Invii Profile

Invii logo.

Invii is a restaurant tech startup streamlining customer ordering, analytics, payments, and employee management. 

Founder(s): Brandon Saldan, Mustafa Mohamed

Industry: Food & Beverage

Founded in: 2021

Location: Raleigh, North Carolina

Interview With Brandon Saldan

Describe your product or service:

“We’re building a new way for restaurants to handle customer ordering, payment integrations, analytics, employee management, and more; all powered by the mobile technology that each restaurant customer carries in their pockets every day.”

Describe your company values and mission:

“We believe in providing an equitable opportunity for small restaurants across the country to use the same tools and technologies that larger chains have been using in recent years, especially during the COVID-19 pandemic, to improve customer experiences, save time, manage their businesses more efficiently, and make more money.

We’ve realized that nearly half of the entire US restaurant industry has been priced out of these solutions and has been struggling because of it — and we have the data to prove it. Invii not only focuses on solving this issue, but by moving more restaurants from paper and plastic menus, payments, and management to digital technologies, we’re improving each restaurant’s ecological footprint and moving towards more sustainable methods.”

How are you funded? I.e. type of funding, number of funding rounds, total funding amount.

“We’re completely bootstrapped!”

How big is your team? Tell us a little about them!

“The Invii team is made up of three incredible people. Our CEO Brandon Saldan has a background in operations management and has previously worked in government roles, venture capital, and early-stage startups. Our CTO Mustafa Mohamed has four years of experience developing enterprise software and maintaining cloud infrastructure for Fortune 500 companies, and our COO Jack LaFond has a background in cybersecurity and business administration and has four years of experience working with various startups ranging from small to large industry-leading companies like OpenSea.”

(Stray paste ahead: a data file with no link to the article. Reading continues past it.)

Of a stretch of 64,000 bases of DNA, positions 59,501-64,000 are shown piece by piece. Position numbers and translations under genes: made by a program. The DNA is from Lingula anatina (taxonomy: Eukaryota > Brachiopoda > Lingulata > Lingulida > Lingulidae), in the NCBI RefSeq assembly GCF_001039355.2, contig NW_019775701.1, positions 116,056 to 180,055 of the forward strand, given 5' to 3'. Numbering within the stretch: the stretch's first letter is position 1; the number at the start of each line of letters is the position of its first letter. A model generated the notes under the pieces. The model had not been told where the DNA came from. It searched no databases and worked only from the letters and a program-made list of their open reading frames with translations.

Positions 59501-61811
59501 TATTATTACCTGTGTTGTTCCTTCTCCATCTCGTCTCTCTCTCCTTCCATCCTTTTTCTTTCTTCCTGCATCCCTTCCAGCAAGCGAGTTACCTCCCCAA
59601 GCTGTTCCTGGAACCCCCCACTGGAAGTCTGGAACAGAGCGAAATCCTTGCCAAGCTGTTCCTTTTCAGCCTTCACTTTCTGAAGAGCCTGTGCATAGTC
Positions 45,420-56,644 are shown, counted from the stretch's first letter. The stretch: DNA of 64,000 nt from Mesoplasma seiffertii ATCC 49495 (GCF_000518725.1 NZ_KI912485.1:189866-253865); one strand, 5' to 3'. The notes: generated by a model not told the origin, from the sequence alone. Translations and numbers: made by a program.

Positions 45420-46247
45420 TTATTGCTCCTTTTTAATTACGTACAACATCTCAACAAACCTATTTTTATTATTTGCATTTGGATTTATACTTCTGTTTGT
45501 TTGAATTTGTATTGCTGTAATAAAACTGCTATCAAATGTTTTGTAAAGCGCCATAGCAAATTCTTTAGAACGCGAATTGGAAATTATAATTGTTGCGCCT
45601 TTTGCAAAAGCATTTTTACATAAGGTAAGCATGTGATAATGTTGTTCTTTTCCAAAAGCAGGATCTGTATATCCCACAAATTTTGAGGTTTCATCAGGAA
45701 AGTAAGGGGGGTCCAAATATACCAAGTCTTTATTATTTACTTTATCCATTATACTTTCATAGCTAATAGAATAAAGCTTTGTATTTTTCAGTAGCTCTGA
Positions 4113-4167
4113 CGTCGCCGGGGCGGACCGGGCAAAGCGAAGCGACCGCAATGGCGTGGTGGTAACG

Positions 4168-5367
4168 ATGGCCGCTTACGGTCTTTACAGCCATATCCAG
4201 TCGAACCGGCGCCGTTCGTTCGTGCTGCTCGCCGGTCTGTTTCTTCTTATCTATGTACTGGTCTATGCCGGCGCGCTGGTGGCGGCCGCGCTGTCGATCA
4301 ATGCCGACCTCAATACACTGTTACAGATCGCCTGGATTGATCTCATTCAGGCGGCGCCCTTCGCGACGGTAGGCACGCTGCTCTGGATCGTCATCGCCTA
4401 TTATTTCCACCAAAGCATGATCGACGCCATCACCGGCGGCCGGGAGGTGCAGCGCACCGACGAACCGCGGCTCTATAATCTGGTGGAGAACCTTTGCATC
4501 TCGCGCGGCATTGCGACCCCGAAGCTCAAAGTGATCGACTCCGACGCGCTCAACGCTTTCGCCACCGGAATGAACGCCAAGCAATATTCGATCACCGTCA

How did you come up with and validate your startup idea? Tell us the story!

“I actually had the idea for Invii while I was working in the service industry during the early stages of the COVID-19 pandemic. I worked at a small and local ice cream shop and realized how we had to constantly adapt to changing customer needs, but we were doing it in such an ineffective way. There was no truly streamlined solution that was fit for our small business. The methods we were using to survive during those times ultimately failed, and we had to close the store permanently. I knew that this was an all-too-common occurrence across the entire country, and the impact of these small businesses closing was huge on their communities. After our store closed, I set out to make sure that this wouldn’t happen again and I’ve been working on Invii full-time ever since with a great team.”

How did you come up with your startup’s name? Did you have other names you considered?

“Actually there’s a pretty funny story about this. We had some working names during our very early prototypes, really generic startup names like ‘Orderly.’ These were never intended to be permanent. One day, the team and I were literally just smashing random keys on our keyboards out of frustration, and Mustafa ended up typing ‘Invii.’ Something about it just kind of struck us as an abstract and meaningless yet fitting name for our company. The name has just kind of stuck ever since.”

Did you always want to start your own business? What made you want to become an entrepreneur?

“Personally, I’ve always had an interest in the world of business and finance but never really took it seriously or considered a career in it until two years ago. I was actually set on working in computer science or IT rather than business and venture capital until COVID closed the world down. I took that opportunity to really think over my life, and once the small business I was working at closed due to numerous problems that we never had an answer for, I decided to take the leap, switch paths, and I’m incredibly grateful that I did.”

What was the biggest obstacle you encountered while launching your company? How did you overcome it?